Exploring the pathological changes in mastectomies for breast cancer

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A considerable number of patients treated with breast conservative surgery experience local recurrence even when the resection margins are cancer free.


The aim of this study was to detect whether premalignant changes are confined to the peritumoral area or are widespread in the breast, we dissected 250 mastectomies for breast cancer with a minimum of 18 sections sampled from each breast. We also aimed at determining the possible premalignant risk for columnar cell lesions.


Multifocal (MF) and multicentric (MC) invasive tumor foci were detected in 43 (17.2%) specimens. MF/MC ductal carcinoma in situ (DCIS) was seen in 62 (24.8%) cases. The total number of mastectomies harboring MF/MC malignant tumors was 84 (33.6%). MF/MC DCIS correlated significantly with MF/MC invasive tumor. The most common proliferative lesion was columnar cell change (68.8%), followed by flat epithelial atypia (FEA) (50%), usual ductal hyperplasia (UDH) (37%), atypical ductal hyperplasia (ADH) (23%), and lobular carcinoma in situ (15%). A significant relation was found between MF/MC invasive tumor and columnar cell change, FEA, UDH, and ADH, and between MF/MC DCIS and FEA and UDH. FEA, UDH, ADH, and MF/MC invasive tumor were significantly associated with age younger than 50 years, which may be one of the causes for the more frequent breast cancer recurrence in this age group.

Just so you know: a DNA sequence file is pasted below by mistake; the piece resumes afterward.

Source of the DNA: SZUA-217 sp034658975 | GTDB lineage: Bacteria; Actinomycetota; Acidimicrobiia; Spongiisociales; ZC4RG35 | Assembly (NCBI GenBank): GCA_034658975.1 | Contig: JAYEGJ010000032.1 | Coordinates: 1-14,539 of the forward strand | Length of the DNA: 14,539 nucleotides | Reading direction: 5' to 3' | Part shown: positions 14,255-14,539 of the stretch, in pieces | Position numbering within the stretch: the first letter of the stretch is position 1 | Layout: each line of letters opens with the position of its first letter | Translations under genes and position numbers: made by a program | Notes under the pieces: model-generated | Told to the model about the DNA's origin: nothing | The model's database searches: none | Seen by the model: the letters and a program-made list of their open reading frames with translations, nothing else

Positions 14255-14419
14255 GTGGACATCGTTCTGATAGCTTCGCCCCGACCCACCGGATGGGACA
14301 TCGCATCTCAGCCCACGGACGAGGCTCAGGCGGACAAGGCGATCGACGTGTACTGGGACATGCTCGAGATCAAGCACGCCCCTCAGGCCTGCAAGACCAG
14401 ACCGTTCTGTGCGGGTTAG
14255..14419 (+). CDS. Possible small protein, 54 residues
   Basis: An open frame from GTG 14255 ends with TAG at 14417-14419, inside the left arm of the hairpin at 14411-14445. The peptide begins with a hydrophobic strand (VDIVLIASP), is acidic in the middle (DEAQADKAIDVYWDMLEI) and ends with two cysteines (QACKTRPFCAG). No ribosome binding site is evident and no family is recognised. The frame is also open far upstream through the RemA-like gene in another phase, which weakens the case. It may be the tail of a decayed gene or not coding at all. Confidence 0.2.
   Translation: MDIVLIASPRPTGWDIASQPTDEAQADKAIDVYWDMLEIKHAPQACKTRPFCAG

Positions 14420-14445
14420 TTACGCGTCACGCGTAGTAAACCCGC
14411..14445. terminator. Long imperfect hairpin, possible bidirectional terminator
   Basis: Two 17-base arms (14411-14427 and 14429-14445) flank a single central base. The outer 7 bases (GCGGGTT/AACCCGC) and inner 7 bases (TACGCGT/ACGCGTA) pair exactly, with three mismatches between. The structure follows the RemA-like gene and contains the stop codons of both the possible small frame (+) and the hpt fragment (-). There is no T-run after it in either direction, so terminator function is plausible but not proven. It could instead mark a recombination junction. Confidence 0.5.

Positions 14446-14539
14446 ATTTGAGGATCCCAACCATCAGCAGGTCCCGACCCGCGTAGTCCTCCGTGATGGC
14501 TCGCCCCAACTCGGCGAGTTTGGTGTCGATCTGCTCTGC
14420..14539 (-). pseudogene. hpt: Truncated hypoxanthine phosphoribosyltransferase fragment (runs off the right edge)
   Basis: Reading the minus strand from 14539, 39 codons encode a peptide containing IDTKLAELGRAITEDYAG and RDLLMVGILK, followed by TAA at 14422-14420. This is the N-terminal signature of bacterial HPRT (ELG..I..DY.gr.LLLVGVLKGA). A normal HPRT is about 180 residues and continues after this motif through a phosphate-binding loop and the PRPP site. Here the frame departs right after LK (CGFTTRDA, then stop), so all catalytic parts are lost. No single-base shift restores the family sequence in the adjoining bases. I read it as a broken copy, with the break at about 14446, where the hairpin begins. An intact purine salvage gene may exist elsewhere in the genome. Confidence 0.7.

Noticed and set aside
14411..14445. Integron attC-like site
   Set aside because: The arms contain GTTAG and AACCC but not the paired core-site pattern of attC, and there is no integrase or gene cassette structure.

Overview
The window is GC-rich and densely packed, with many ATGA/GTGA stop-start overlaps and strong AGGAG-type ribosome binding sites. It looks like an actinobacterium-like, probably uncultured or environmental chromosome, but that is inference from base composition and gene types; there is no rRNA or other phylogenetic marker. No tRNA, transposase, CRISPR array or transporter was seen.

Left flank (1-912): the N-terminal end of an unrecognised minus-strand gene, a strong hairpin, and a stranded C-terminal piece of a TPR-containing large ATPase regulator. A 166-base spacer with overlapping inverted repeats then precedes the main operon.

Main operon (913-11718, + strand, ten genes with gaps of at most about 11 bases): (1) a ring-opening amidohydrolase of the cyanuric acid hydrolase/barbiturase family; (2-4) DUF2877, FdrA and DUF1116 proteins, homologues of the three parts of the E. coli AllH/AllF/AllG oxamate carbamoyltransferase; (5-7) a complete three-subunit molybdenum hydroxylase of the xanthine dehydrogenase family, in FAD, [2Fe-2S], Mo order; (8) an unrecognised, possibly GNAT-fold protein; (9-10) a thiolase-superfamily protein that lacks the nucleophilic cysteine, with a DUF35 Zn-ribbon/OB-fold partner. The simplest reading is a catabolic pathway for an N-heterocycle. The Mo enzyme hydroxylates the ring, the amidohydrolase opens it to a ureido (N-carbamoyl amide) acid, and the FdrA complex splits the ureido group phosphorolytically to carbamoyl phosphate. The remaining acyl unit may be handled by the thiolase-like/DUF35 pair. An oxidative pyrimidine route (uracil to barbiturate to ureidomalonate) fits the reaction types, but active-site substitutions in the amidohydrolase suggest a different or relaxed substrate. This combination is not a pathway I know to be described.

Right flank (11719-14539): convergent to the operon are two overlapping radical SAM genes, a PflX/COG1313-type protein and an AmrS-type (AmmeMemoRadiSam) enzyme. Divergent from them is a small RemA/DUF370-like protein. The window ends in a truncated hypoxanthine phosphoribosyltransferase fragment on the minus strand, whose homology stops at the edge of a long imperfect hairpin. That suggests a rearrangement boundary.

The high percentage of MF/MC in situ or invasive cancer in this study is an evidence of the wide intramammary distribution of breast cancer disease. The high frequency of columnar cell lesions in breasts removed for cancer adds plausibility to the premalignant potential of these lesions.

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